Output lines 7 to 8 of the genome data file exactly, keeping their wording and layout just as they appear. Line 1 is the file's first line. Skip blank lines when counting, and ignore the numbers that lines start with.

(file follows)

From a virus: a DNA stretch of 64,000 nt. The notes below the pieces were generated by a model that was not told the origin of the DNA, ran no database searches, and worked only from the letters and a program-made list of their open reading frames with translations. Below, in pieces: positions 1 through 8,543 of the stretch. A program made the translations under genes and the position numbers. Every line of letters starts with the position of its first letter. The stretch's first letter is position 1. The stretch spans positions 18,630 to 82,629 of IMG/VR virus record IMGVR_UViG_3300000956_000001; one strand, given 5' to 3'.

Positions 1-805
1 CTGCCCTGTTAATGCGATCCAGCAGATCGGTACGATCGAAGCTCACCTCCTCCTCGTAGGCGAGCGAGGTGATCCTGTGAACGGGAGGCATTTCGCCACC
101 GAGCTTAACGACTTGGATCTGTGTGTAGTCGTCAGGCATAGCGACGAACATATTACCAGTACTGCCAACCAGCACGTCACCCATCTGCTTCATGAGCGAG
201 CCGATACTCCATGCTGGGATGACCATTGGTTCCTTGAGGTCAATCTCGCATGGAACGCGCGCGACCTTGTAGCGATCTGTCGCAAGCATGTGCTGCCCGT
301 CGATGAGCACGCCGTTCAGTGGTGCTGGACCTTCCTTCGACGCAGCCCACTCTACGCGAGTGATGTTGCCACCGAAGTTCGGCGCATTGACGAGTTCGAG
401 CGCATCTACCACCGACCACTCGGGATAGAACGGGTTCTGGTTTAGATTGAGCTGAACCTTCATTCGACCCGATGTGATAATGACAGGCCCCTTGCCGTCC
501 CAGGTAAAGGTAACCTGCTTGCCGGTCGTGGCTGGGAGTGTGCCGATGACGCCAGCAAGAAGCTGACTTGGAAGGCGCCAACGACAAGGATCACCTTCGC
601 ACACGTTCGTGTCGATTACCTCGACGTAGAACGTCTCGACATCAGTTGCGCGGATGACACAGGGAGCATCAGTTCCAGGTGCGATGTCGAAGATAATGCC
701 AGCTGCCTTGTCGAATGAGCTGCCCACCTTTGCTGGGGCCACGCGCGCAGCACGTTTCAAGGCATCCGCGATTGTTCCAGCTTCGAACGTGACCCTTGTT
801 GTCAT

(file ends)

401 CGCATCTACCACCGACCACTCGGGATAGAACGGGTTCTGGTTTAGATTGAGCTGAACCTTCATTCGACCCGATGTGATAATGACAGGCCCCTTGCCGTCC
501 CAGGTAAAGGTAACCTGCTTGCCGGTCGTGGCTGGGAGTGTGCCGATGACGCCAGCAAGAAGCTGACTTGGAAGGCGCCAACGACAAGGATCACCTTCGC